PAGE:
Posted in Marketing and Strategy Terms, Total Reads: 661
Definition: Out-Of-Box Experience
Out-of-box experience refers to a consumer’s first impressions of a product at the moment when it is taken out of the packaged box. It is mainly used in computer and software technology industries but is also applicable to many other consumer-facing sales. An out-of-box experience or OOBE as is it is usually called, starts with simple aesthetics i.e. how the product looks when it taken out of the box, how easy is it to remove the product from the box, how professional it looks, and extends to basic usage. A positive OOBE means that consumers not under stress or frustrated while working on the product.
Companies are increasingly focusing on products’ out-of-box experience, both to promote their brand and reduce costs in the long run. Many companies hire specialists to design packaging for certain line of products. Out-of-box experience design usually considers every minute detail like the thickness of shrink wrap, responsiveness of the touchscreen etc.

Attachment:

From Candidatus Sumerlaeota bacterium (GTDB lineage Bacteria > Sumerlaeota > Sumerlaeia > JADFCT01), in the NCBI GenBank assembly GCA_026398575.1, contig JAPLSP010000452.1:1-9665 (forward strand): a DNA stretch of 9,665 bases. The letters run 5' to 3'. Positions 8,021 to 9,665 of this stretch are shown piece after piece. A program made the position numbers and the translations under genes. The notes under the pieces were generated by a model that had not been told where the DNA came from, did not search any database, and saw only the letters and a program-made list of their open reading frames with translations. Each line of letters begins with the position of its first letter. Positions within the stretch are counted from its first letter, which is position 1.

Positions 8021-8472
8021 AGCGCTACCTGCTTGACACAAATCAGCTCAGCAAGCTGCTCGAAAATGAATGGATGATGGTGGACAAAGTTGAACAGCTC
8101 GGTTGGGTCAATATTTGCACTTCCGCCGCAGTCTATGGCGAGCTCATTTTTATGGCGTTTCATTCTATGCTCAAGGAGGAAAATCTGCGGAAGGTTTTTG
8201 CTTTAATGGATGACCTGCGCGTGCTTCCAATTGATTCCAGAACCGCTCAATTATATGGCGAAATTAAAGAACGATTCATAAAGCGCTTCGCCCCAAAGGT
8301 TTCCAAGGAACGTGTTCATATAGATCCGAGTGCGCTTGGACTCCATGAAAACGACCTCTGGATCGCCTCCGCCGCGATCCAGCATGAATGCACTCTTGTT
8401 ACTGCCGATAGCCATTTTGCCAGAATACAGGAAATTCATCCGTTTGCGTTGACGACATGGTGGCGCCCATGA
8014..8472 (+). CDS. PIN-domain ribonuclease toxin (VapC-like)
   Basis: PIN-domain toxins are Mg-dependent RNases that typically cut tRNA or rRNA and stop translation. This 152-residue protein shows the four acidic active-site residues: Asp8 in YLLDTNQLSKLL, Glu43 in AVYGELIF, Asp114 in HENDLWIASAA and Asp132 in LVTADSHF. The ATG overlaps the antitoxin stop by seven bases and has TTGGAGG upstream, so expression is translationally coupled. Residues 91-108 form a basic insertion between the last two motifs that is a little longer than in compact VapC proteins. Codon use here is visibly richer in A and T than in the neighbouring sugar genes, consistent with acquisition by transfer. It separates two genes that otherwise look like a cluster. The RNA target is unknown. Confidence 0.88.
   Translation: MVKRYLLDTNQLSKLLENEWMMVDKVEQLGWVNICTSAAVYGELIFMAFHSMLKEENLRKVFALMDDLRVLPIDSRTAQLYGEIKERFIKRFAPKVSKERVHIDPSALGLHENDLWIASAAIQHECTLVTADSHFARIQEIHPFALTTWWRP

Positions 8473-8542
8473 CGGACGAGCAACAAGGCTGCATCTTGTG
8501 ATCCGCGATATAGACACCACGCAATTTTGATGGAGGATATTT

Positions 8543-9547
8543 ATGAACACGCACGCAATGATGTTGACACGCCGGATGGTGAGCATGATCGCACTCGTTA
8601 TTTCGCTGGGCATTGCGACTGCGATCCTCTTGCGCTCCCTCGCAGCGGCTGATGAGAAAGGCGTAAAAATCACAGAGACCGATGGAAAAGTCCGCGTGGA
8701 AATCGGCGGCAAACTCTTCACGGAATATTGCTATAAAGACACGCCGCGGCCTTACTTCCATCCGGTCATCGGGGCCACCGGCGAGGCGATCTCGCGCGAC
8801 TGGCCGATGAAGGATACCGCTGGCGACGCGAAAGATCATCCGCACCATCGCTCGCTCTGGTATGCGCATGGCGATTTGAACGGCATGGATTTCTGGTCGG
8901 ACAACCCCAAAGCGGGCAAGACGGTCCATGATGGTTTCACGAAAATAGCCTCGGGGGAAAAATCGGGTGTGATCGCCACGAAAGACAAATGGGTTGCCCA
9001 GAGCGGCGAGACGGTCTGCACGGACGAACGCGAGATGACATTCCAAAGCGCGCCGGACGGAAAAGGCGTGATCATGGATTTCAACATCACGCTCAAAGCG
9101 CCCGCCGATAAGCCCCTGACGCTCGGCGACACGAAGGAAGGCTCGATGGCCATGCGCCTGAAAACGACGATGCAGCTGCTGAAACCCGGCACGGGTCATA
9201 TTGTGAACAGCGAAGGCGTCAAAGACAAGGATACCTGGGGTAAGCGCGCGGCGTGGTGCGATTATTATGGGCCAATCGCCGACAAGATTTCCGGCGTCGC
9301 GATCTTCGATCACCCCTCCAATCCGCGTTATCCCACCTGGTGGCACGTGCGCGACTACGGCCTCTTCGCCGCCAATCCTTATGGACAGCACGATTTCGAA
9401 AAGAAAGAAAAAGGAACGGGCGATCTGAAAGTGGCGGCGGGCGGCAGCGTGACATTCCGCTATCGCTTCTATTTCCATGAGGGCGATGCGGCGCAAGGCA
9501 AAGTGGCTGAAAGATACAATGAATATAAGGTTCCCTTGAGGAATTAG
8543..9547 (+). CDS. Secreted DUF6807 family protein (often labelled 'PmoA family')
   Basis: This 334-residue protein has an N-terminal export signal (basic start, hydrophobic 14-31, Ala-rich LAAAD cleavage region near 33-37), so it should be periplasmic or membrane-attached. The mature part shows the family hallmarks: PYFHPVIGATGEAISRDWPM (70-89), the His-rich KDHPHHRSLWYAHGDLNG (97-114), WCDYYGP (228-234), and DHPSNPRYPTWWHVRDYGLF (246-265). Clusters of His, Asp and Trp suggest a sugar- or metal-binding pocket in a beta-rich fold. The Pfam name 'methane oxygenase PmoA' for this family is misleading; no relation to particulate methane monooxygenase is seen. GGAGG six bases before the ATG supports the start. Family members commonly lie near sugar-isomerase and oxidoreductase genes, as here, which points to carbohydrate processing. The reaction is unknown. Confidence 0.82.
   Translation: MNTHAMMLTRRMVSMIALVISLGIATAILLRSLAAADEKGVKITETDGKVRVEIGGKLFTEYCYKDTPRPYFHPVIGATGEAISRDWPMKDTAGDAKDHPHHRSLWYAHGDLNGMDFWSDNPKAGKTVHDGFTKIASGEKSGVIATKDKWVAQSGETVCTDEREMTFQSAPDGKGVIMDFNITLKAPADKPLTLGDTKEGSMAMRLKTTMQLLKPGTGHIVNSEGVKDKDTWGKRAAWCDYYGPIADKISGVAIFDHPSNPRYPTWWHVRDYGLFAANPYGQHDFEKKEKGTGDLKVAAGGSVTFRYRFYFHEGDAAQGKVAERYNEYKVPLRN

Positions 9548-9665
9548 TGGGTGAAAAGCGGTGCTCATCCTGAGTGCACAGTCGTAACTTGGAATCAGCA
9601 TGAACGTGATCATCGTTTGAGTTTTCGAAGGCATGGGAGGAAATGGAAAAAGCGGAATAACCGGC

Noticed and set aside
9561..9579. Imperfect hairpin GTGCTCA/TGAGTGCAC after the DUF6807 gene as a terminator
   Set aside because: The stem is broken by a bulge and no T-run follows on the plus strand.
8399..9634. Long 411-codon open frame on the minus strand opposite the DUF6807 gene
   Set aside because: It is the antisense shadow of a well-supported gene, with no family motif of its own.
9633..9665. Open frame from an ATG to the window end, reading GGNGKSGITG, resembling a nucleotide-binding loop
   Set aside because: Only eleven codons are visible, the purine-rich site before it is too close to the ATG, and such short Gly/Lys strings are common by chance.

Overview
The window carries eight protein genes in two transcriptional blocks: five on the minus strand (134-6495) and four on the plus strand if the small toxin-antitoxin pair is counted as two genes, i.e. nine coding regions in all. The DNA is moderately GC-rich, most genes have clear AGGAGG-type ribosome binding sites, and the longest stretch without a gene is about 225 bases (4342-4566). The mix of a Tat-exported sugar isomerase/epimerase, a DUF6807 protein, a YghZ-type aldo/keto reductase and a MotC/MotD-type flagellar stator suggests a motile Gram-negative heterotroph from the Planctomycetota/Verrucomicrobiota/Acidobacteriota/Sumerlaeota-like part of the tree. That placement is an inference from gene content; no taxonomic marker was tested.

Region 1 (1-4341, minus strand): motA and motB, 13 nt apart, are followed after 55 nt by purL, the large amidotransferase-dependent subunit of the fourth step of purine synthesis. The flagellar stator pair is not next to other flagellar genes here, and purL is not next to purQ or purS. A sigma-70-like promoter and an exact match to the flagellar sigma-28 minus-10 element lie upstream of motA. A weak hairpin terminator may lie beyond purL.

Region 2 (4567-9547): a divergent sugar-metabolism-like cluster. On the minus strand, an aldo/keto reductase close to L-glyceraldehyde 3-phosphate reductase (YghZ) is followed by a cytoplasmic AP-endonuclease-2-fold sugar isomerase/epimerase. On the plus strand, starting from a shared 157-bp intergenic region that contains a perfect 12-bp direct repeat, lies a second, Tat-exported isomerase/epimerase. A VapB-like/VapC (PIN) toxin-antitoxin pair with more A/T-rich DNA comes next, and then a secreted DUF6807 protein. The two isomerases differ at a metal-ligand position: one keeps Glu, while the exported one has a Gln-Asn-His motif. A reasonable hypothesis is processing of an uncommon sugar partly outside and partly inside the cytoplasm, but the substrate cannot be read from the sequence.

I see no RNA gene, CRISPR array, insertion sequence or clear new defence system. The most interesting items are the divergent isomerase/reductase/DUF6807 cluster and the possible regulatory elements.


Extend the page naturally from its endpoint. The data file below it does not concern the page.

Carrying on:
Consumers despise the products that they cannot open, cannot use, or cannot make work. This generally happened with computer products. If a user finds the licensing agreements and installation wizards on a software program confusing then he is likely to have a negative image of the brand. He will even spread negative word of mouth; this situation can be explained with a term “out-of-box failure.”
Depending on the severity of the problem, a consumer may also call for technical support or return the product outright. Both of these options cost the manufacturer therefore companies often try to lessen unnecessary costs in these areas by investing in the out-of-box experience.
For example: Customers like the chocolates whose wrapper can be torn easily instead of the ones whose wrapper is too tough to get rid of. Or the computer accessories that are provided with an operation manual have a better acceptance rate than others.